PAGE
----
With RUT trading around 1360 and volatility up a bit, a trade that looks interesting is an asymmetrical iron butterfly entered below the current trading price as follows: RUT at 1358 Sell one May 19 exp 1330 call Buy one MAY 19 exp 1350 call Sell one MAY 19 exp 1330 put Buy one MAY 19 exp 1280 put This trade gives an upside that is profitable no matter how high RUT trades and put side with the risk well below where RUT is currently trading. Take the trade off at 10% gain or loss. Mark Fenton email@example.com
One of the most frequent questions I get from my mentoring students is how to calculate where to exit a trade for your profit goal. Some trades have margin while others don’t and some trades are debits and some are credits. This can all lead to confusion as to what a closing order should be. Ignoring commissions for this example, if you have a trade that costs $250 debit and the margin is $1000 what would you want to sell it for to make 10%?- The trade cost you $1250 so you need $125 ($1.25) more than you paid you make 10%. So $2.50 you paid + $1.25 is $3.75. $3.75 is your sell price for 10% profit. Credit and Margin If you have a trade that gives you a $250 credit and the margin is $1000, what would you want to sell it for to make 10%?- $1000 in margin minus $250 target = $750 which is the cost of the trade. So you need to buy back this credit spread for $75 or .75 less than you paid for it. So if sold at a $2.50 credit, the closing target is $1.75. Add Commissions You can simply add in […]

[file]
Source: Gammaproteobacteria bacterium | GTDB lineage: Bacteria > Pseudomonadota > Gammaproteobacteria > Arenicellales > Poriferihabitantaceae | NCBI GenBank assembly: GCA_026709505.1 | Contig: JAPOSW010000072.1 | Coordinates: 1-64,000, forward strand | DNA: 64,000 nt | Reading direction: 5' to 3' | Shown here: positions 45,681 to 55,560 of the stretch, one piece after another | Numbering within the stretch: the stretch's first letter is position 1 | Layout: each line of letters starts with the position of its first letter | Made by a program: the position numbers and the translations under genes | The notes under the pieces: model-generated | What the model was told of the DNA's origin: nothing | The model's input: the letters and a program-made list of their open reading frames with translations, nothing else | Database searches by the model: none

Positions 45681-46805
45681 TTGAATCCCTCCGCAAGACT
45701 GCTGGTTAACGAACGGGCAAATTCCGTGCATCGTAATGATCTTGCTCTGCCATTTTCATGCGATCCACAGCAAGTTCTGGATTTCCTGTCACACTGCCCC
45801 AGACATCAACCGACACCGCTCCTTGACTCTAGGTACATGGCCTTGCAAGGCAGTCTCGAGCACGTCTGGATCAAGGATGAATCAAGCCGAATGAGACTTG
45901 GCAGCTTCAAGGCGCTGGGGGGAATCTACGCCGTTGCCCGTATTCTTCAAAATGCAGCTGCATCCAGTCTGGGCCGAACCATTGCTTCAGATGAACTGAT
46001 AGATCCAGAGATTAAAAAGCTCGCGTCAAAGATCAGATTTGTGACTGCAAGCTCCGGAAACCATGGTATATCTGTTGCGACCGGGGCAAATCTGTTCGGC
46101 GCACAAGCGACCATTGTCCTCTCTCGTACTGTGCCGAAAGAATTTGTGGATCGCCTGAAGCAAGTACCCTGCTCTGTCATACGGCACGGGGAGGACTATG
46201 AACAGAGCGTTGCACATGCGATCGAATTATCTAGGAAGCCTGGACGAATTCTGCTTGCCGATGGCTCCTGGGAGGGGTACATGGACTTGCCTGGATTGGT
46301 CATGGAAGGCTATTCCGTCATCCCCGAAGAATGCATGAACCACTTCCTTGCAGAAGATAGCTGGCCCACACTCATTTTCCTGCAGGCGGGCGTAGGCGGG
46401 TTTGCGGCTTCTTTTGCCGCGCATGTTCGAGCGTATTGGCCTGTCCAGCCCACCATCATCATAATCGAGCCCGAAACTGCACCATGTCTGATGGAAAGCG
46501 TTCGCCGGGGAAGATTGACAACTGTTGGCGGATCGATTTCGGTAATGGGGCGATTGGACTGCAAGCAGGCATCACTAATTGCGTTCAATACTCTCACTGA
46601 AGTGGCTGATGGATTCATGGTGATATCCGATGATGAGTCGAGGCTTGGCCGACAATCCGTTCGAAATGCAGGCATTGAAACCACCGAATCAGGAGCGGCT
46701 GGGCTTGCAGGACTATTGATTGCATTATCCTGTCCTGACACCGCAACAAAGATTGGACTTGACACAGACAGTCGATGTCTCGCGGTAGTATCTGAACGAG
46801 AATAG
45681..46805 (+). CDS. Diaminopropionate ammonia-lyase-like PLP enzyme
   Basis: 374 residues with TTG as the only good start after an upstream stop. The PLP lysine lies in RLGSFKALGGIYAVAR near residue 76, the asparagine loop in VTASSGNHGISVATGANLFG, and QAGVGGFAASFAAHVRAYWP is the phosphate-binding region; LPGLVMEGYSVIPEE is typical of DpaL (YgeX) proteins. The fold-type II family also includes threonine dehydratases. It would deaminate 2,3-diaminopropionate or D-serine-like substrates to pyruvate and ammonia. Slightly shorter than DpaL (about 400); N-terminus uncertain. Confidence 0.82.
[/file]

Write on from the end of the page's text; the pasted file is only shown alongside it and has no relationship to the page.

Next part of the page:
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The information contained on this website is for educational purposes only: no representation is being made that the use of any trading strategy or trading methodology will generate guaranteed profits. Past performance is not necessarily indicative of future results. There is substantial risk of loss associated with trading options. Only risk capital should be used to trade. Trading options is not suitable for everyone. You must be aware of the risks and be willing to accept them in order to invest in these markets. Please review the document- http://somurl.com/KnowYourRisk before trading options.